This month, Felicity Ruby attended two trials at the Alice Springs Supreme Court where two juries found protesters guilty of trespassing at Pine Gap in September 2016. They will be sentenced on December 4, 2017.

The High Court recently struck down Tasmanian anti-protest laws as unconstitutional, reaffirming an implied right of political communication protected by our constitution. Yet Australia remains the only liberal democracy and common law legal system without a bill of rights or legislated human rights act. Those who seek to defend, via protest, citizens’ right to political communication and dissent are forced into costly and stressful court challenges — the latest example having just occurred in the Northern Territory.

Six religious activists — five devout Catholics and one pagan — from Queensland travelled to Alice Springs in September 2016 to mark the 50th anniversary of the signing of the Pine Gap agreement. Despite several hundred people joining protest camps and actions, as well as a conference of the Independent and Peaceful Australia Network (IPAN), only Paul Christie, Margaret Pestorius, Tim Webb, Franz Dowling, Andrew Paine and Jim Dowling were arrested for trespassing.

In two separate incidents, the protesters entered the base with musical instruments, rattles and flowers to pray and play a musical lament regarding the role of Pine Gap in war-fighting in Afghanistan, Pakistan, Yemen and Syria.    

Immediately following their initial arrest, the case was thrown out by Judge Daynor Trigg because prior authorisation of the federal attorney-general — required under the Defence (Special Undertakings) Act 1952 (Cth) — had not been obtained. Four months later, summonses were delivered to the six activists, neatly signed by Attorney-General George Brandis.

It is significant that the AG chose to charge these people under the Defence (Special Undertakings) Act, and not simply for trespass under the Crimes Act 1914, which was the experience of hundreds of demonstrators since 1970 when Pine Gap first became operational. In 2007, we saw the first ever convictions under this Cold War legislation overturned, inspiring then attorney-general Philip Ruddock to change the law, a job the Rudd government completed.

Under the 2009 changes, made to “deter mischief makers and those with more sinister intent”, the accused face penalties of up to seven years in jail and $42,000 in fines. It is worth noting that UN Rapporteurs criticised Tasmanian and NSW anti-protest laws, which have maximum penalties of less than one-third of that for entering a prohibited area under the Defence (Special Undertakings) Act.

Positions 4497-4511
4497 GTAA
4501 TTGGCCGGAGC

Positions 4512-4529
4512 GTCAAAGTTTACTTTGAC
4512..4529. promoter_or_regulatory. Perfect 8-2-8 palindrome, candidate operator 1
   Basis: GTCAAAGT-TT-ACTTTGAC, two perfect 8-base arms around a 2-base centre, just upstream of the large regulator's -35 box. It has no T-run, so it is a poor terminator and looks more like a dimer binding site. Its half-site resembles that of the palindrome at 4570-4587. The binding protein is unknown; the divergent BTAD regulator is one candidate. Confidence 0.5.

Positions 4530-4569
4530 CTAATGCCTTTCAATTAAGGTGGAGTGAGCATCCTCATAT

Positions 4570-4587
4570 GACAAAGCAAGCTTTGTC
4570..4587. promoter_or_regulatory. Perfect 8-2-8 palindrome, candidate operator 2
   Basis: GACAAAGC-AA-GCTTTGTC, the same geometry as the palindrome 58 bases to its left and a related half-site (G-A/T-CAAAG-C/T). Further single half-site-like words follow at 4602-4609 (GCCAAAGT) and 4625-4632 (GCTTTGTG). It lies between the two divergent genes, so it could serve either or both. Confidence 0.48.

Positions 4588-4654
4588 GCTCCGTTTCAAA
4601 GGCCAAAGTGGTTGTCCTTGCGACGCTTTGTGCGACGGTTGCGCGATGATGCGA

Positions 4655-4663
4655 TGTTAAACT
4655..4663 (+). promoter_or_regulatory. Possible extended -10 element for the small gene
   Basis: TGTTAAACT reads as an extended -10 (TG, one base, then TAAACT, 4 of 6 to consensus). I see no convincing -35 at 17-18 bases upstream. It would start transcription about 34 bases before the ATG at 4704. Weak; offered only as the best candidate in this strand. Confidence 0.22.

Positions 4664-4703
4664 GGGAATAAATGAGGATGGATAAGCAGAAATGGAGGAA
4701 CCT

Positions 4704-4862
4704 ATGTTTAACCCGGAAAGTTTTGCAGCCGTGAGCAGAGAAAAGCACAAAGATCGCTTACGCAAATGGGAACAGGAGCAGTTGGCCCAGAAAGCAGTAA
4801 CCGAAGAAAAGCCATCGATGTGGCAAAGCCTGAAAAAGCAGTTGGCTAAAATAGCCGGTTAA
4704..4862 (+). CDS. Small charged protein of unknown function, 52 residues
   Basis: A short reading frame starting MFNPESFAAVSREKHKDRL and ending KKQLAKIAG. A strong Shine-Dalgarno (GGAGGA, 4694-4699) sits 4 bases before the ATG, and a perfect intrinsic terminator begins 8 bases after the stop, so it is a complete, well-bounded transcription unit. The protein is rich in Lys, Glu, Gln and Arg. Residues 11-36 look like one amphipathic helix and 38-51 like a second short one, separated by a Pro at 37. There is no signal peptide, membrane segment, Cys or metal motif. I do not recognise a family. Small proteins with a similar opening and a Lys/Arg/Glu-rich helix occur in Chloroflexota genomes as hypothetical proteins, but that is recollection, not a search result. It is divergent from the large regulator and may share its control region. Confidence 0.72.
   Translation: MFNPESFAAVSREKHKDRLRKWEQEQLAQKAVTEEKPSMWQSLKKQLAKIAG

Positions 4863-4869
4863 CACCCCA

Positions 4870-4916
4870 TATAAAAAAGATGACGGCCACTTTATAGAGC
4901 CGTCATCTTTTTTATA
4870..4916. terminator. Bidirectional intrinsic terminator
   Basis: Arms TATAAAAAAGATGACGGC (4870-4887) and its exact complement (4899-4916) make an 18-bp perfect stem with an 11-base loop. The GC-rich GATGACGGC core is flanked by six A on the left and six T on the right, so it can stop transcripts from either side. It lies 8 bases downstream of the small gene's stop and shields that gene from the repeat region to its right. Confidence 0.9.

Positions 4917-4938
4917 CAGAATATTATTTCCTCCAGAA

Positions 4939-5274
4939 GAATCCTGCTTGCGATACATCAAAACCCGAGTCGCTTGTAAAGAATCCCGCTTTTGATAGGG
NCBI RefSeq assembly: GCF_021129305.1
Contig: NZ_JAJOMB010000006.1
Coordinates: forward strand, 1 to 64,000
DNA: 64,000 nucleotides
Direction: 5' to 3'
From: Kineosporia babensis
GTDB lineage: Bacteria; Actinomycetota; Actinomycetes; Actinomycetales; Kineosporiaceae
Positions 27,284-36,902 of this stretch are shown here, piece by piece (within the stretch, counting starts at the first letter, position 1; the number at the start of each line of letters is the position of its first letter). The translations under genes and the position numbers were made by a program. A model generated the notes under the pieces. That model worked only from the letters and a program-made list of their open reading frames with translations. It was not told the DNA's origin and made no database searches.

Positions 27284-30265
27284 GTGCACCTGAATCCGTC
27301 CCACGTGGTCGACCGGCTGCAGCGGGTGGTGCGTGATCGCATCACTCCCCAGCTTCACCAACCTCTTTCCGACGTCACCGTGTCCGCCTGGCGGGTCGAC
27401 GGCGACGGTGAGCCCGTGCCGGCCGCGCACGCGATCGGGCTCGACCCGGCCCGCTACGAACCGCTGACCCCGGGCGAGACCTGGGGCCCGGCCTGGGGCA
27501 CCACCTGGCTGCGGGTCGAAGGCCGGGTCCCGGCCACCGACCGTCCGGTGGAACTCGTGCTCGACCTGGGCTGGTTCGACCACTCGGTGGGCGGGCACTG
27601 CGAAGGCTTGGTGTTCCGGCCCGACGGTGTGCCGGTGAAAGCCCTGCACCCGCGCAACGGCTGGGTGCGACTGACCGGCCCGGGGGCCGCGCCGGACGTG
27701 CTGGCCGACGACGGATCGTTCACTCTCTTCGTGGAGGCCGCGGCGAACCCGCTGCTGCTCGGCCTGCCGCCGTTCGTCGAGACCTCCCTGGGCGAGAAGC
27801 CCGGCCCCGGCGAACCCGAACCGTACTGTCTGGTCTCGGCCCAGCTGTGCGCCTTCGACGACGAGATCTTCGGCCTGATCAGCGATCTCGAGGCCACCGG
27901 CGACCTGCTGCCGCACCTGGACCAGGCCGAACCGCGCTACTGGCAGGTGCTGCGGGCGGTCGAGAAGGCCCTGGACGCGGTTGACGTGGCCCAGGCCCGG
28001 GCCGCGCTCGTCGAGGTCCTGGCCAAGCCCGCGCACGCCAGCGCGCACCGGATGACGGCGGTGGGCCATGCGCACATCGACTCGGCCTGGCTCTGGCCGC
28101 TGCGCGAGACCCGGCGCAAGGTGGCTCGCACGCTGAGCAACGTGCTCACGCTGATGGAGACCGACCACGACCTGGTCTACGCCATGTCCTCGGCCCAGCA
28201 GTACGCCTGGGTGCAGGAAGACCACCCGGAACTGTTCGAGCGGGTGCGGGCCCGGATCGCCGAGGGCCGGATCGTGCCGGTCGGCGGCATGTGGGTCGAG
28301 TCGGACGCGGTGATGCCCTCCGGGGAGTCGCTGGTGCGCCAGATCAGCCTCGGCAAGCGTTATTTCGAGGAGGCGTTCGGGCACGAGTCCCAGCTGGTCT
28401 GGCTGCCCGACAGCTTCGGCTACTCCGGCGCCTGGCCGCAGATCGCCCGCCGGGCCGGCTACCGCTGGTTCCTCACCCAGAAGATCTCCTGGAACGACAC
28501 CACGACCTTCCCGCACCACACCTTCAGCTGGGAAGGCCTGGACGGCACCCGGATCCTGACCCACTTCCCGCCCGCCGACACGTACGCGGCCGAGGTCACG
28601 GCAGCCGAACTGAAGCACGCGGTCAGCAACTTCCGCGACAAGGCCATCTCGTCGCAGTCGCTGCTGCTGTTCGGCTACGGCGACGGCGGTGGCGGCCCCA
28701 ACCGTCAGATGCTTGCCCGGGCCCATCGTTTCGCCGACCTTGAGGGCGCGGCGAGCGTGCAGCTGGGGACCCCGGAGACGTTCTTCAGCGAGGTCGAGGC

The accused argued that these penalties are severe and disproportionate, given their peaceful action, their total co-operation and courtesy with police (all caught on video), and their true belief that an escalating emergency was unfolding they felt a duty to stop. In its seven-page sentencing submission at the end of the first trial, the Crown submitted that:

… [the] sentence imposed on the offender must be of such a severity that it will act to deter others from entering facilities such as these — general deterrence looms large. The real bite of general deterrence only occurs when a sentence of full time custody. The Crown submits that a period of imprisonment is the only appropriate sentence in the circumstances.

Despite the severe penalties, the activists chose to plead not guilty, meaning they were entitled to a jury trial in the Federal Supreme Court in Alice Springs, a town of just 23,000, which, it is broadly agreed, is economically dependent upon the Pine Gap base.

Because the protesters self-represented, Justice John Reeves had to patiently — and fairly often — provide procedural assistance from the bench. While he ultimately ruled it irrelevant, Reeves allowed one of the accused to play an eleven minute ABC RN Breakfast interview with former prime minister Malcolm Fraser, which she claimed was pivotal to her resolve and understanding about the criminal role of Pine Gap.

Police witnesses revealed little of what Operation Fryatt, (the randomly chosen operation name responding to the Pine Gap protests) entailed. We learned that it drew police from across the country, several of whom travelled to Alice Springs to attend two weeks of jury trials. Police agent Peter Davey testified that there was no surveillance of protesters prior to their arrival in Alice Springs or during their time there.

The court broke early for lunch the day that 20-year-old Franz Dowling testified, because he cried on the stand about the people that are being killed by drones. At the conclusion of the trial, Andy Paine said, “We are not afraid of jail.” Margaret Pestorius added, “People tell us blessed are the peacemakers. We went to that place to pray. I would be very concerned if prayer for peace is shut down.”

After two weeks in Alice Springs, Reeves set his sentencing decision to December 4, 2017. His decision, then, is important because it will set precedent, potentially jailing peaceful protesters armed with musical instruments, flowers and prayer for years, at a time when Australia’s standing in human rights circles is grim. We will know on December 4 how Reeves will respond to the 86 letters of support from a breadth of organisations and prominent individuals as well as supporters from the general public, begging clemency for the Pine Gap Pilgrims.

Professor Mary Heath of Flinders University has noted that the Defence (Special Undertakings) Act, criticised for its “drastic provisions” in 1952, has only ever been used to charge dissenters, and asks, “Why have small numbers of committed Christian pacifists triggered a response from the Commonwealth so different from that taken to decades of much larger protests, using strategies including street theatre, flag burnings, graffiti and property damage?”  

Peter Fray

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